To err on the side of caution, be sure that everyone entering your home is aware that the cameras are there, and avoid placing them in areas where privacy is expected. If you wish to withhold the information, so long as you do not do anything with the footage, you should be fine.
However, there are other reasons to be careful with the privacy of your security cameras. While you may not have the intention to do bad things, hackers may be able to access your cameras and broadcast your feed. To protect yourself and your guests, it is advised to take reasonable security precautions (ex. strong passwords, maintain security Wi-Fi network), and take the ethical high road when using new technology.
Video surveillance can be an invaluable asset for businesses. It helps to improve security, manage risks, and boost efficiency. Most benefits of video surveillance can be seen and measure, however, determining its financial return isn’t as easy.
In order to better understand the fiscal value of IP video surveillance, security leaders consider the impact and effect of a hypothetical security event. This gives them better insight to how effective their surveillance system is. And by understanding how IP video surveillance adds value to your business, you demonstrate your overall dedication to success. Here are some of the ways IP video surveillance can influence and improve your business.
A common reason to employ IP video surveillance is to protect your property, employees, and customers. It can help to minimizes losses when it comes to a security incident, however, it can go further. The application of IP video surveillance can also ensure cyber security, data protection, intellectual property and brand reputation. By protecting these assets, a cohesive approach to risk management can be achieved.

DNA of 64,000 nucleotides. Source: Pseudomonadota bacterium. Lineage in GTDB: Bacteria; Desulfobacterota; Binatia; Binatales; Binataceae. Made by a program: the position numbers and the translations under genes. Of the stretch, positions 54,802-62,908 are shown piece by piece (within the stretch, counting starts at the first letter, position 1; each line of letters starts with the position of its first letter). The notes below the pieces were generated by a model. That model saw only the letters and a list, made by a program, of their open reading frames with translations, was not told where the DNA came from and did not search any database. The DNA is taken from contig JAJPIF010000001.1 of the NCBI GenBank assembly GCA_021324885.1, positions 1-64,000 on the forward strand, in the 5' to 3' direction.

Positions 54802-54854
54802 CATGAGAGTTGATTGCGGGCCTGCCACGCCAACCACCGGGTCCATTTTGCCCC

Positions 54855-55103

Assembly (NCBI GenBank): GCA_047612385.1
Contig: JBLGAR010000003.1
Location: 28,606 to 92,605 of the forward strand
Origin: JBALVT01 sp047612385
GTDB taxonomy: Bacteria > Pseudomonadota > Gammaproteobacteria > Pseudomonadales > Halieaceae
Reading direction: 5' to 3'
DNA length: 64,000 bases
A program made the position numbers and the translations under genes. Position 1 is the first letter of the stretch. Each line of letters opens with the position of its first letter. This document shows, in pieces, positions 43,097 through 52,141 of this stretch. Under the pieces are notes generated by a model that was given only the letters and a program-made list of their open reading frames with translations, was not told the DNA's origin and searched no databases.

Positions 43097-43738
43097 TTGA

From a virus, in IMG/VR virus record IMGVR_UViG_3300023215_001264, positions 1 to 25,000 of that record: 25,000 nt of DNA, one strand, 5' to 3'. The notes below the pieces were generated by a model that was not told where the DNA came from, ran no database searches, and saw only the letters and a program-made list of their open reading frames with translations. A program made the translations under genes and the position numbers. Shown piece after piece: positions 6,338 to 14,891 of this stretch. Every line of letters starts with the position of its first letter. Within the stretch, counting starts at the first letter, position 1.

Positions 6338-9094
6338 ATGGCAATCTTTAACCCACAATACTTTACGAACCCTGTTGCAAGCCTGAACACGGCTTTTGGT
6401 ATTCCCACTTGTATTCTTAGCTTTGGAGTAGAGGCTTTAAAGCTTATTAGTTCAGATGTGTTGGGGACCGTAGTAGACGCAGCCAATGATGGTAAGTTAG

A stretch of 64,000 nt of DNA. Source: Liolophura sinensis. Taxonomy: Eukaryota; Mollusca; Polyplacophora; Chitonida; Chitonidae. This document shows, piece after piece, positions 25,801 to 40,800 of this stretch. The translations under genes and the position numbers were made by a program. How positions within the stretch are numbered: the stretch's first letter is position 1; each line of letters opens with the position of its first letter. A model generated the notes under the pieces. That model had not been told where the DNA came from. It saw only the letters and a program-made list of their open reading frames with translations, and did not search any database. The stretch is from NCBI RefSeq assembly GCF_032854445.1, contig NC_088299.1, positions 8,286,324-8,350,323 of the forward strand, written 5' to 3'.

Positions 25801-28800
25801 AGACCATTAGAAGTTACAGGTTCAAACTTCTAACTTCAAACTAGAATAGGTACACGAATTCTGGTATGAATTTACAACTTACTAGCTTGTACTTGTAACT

Again, video surveillance goes beyond security and safety. It has become a fundamental aspect when building a business. Aside from monitoring on-site and remote locations, surveillance footage can be analyzed to improve employee productivity and help to measure the success of marketing campaigns. This data can be valuable across different departments, which adds to its value and merit.
There are different ways you can evaluate and determine the total cost of ownership for your system. For example, by investigating liability claims with video footage, you can save money and prevent future slip-and-fall claims. Some cases may be proven false, while others may bring to light new or unnoticed safety risks that can be addressed.
The stronger your system is, the more money you can potentially save. The most effective systems are comprised of enough cameras to cover all areas and detect crimes in progress, with highly trained staff to monitor the different feeds. A system that can do this as well as integrate the technology into all manner of law enforcement activities will demonstrate true ROI to security leaders.
Remote monitoring is an excellent luxury of IP video surveillance. When alarms go off or unfamiliar activity is detected, rather than sending managers or guards to investigate, you are provided with alerts and can respond quickly and appropriately.
Building a system that meets these standards will be a great addition to your business. What other benefits do you enjoy with your video surveillance system? If you don’t have one now, are you considering implementing an IP video surveillance system for your business? Share with us on Facebook, Google+, Twitter, LinkedIn, and Pinterest.